During the past two decades, a relatively small number of sexual education programs designed for mentally disabled persons have been described in the literature. They have almost exclusively focused on safe sex, not on helping patients to learn about the process of considering and deciding whether or not to have sexual relations. Nor have these programs taught patients how to go about having mutually satisfying sex with a partner. Extant educational programs primarily have been discussion groups. Typically the discussion leader follows an outline and distributes printed handouts for patients to read and refer to in the future.
Given the problems with verbal learning and memory, “talk groups” and printed assignments go about as far as the next hour in the mind/brain processing of persons with schizophrenia. Nonetheless, programs have been presented that touch on increasing patients’ knowledge and comfort about sexual physiology, identifying and clarifying values and attitudes about sexuality, overcoming medication-related sexual dysfunctions, and basic HIV education and proper condom use. In some programs, graphics have been emphasized to compensate for the cognitive impairments of individuals with schizophrenia.
One such program, Choices: An AIDS Prevention Curriculum, is a program for high-risk, seriously mentally ill persons subject to sexual exploitation and ignorance about sexual practices. Designed to be taught to small groups in four 1-hour sessions, Choices follows a psychosocial education model guided by the emotional and attentional responsiveness of the patients. This educational package presents information and encourages discussion and learning through multimedia sources: videos and audiotapes, illustrations and photographs, printed brochures, games, role plays, quizzes, and problemsolving and question-and-answer segments. Extensive experience in outpatient, inpatient, and residential settings has shown Choices to be effective, tolerable, and enjoyable for a wide variety of patients.
Sex Education Course for Young Adults with Schizophrenia at UCLA
At the UCLA Neuropsychiatric Hospital and Behavioral Health Service, an eight-session sex education course was devised and offered by the Aftercare Clinic, a program devoted to young persons within 2 years of the onset of their schizophrenia. The aims of the course were to help participants gain more knowledge and comfort about their own sexuality and that of others; to identify and clarify their values and attitudes about sexuality; and to acquire decision-making skills regarding sexual relations. The curriculum of the course is presented in Table 59.1.
Schizophrenia and Sexuality
- Sexual activity of persons with schizophrenia
- Sexual dysfunction affecting persons with schizophrenia
- Vulnerability of this population to sexually transmitted diseases
- Psychoeducational programs for teaching safe sex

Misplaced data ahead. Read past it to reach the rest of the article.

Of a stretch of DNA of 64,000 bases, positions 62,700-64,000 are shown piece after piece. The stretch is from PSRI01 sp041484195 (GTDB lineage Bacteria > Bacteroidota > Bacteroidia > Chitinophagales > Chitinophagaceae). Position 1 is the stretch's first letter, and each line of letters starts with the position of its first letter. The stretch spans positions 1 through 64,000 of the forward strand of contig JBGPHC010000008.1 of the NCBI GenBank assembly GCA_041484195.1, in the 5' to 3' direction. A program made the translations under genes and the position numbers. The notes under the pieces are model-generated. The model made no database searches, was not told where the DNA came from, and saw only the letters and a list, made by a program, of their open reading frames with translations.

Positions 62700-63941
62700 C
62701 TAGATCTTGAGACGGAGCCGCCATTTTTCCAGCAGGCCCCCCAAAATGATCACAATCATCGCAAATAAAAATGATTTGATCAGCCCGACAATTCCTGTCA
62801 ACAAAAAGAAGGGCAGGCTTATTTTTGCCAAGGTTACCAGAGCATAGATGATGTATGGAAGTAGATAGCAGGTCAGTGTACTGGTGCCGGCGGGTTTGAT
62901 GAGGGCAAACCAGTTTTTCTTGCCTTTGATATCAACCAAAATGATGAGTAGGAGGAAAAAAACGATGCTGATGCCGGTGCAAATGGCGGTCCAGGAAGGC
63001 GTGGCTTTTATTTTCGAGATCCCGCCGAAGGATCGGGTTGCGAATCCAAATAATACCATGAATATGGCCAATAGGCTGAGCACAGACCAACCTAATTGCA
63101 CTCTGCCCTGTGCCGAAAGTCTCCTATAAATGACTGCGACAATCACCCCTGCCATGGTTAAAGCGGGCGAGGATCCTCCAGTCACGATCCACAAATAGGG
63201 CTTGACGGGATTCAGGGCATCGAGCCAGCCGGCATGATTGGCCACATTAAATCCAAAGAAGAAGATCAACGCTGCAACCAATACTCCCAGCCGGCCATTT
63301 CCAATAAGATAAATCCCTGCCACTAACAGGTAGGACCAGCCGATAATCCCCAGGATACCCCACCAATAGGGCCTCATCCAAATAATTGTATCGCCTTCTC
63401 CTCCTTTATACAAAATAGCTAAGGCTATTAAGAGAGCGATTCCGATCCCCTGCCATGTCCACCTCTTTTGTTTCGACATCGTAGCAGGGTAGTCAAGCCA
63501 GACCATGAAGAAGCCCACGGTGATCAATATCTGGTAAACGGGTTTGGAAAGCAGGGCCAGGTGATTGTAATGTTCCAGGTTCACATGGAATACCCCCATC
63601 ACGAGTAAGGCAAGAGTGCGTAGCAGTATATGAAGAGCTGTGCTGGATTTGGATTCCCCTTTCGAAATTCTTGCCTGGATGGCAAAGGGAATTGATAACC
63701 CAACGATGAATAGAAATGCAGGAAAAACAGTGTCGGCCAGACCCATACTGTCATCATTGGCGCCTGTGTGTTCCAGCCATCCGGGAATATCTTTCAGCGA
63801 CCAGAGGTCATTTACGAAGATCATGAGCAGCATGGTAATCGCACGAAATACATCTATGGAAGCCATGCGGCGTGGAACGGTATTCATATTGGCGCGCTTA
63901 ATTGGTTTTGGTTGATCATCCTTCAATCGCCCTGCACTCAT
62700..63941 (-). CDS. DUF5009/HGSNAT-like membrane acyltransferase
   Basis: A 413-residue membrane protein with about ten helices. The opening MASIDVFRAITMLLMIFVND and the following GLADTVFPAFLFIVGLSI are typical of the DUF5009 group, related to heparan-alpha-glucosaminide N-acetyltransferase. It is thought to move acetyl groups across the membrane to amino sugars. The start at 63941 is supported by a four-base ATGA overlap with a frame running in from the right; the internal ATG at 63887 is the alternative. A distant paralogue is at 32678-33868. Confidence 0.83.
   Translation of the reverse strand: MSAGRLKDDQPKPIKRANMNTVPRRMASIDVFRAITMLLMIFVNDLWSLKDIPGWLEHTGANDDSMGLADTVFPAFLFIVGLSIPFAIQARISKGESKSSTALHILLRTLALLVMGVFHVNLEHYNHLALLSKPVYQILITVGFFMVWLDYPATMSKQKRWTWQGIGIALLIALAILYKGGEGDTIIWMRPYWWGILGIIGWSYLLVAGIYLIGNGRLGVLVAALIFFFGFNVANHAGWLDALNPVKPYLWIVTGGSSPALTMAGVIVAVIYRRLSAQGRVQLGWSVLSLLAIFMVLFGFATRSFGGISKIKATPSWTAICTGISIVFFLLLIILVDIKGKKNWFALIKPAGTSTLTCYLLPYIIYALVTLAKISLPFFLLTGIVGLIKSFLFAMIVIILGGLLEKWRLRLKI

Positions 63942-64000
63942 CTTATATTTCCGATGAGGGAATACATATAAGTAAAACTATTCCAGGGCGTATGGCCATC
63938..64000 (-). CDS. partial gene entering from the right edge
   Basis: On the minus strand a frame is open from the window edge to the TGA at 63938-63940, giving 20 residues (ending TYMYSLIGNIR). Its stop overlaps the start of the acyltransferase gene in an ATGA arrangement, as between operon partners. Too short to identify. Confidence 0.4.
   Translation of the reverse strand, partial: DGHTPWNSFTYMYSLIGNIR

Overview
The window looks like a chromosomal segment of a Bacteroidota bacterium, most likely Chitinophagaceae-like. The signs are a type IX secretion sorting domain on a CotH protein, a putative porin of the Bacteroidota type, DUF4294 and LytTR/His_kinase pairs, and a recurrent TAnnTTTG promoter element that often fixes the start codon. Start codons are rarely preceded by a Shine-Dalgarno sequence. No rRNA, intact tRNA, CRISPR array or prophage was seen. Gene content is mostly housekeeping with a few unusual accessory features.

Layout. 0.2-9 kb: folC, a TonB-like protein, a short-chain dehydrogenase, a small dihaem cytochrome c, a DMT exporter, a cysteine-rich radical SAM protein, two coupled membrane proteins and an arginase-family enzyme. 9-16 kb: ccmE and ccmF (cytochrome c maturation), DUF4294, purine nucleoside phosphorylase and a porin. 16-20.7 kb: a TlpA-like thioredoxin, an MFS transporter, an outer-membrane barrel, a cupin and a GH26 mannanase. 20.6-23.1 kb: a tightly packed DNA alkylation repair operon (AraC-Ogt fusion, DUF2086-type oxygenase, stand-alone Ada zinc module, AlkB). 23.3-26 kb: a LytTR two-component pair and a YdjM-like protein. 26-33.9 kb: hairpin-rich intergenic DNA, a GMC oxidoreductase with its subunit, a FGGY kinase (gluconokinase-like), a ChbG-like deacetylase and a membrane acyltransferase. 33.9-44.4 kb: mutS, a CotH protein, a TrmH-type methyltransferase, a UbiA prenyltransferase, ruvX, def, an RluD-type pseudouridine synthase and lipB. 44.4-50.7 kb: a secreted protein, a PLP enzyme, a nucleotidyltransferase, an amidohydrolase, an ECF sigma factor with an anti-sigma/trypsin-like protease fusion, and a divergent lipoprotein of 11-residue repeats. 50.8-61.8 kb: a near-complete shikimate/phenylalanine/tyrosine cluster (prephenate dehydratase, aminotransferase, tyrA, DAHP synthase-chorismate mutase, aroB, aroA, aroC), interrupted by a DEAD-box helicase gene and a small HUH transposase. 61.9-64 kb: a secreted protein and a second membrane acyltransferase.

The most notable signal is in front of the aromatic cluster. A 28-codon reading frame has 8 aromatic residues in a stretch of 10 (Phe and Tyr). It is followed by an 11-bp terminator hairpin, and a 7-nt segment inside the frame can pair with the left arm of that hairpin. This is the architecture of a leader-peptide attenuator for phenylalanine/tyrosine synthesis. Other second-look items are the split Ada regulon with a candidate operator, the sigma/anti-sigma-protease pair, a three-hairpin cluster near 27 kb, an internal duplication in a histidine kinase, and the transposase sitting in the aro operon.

- Friendship and intimacy module
- Clinical Experience with the Friendship and Intimacy Module
- Training the trainers
- - Key Points
When the course was first proposed to the interdisciplinary mental health staff at a team meeting of the Clinic, there was a collective “gulp and gasp” at the explicitness of the material and format. The team members described discomfort at having patients discuss topics such as their previous sexual experiences, number of partners, and sexual dysfunction. In contrast, the course leaders did not discern discomfort among the patients in open discussion of these topics. As would be expected with low assertive and socially withdrawn young persons with schizophrenia, active verbal participation had to be specifically elicited during the group meetings.
The exercises were an excellent means of “warming up” the group to facilitate the sharing of experiences and exploration of attitudes. None of the participants objected to participating, and none avoided answering relevant questions about their sexuality. Over the course of the seminar, the atmosphere in the group became lighter with appropriate joking, sharing of personal sexual frustrations and desires, and asking questions. With regular, biweekly ratings made routinely in this research-oriented setting, it was possible to determine that the presented material did not lead to any exacerbations of symptoms.
Alex Kopelowicz, M.D.a
Robert Paul Libermanb
Donald Stolar, PhDc
a Associate Professor of Psychiatry, David Geffen School of Medicine at UCLA
bProfessor of psychiatry at the University of California at Los Angeles
cDepartment of Psychiatry, University of California, Los Angeles,. Los Angeles, California
- Assalian, P., Fraser, R. R., Tempier, R., & Cohen, D. (2000). Sexuality and quality of life of patients with schizophrenia. International Journal of Psychiatry in Clinical Practice, 4, 29–33.
- Coverdale, J. H., & Turbott, S. H. (2000). Risk behaviors for sexually transmitted infections among men with mental disorders. Psychiatric Services, 51, 234–238.
- Crenshaw, T. L., & Goldberg, J. P. (1996). Sexual pharmacology: Drugs that affect sexual functioning. New York: Norton.
- Friedman, S., & Harrison, G. (1984). Sexual histories, attitudes and behavior of schizophrenic and “normal” women. Archives of Sexual Behavior, 13, 555–567.
- Goisman, R. (2001). Choices: An educational program for AIDS prevention. Boston: MMH Reseach Corporation.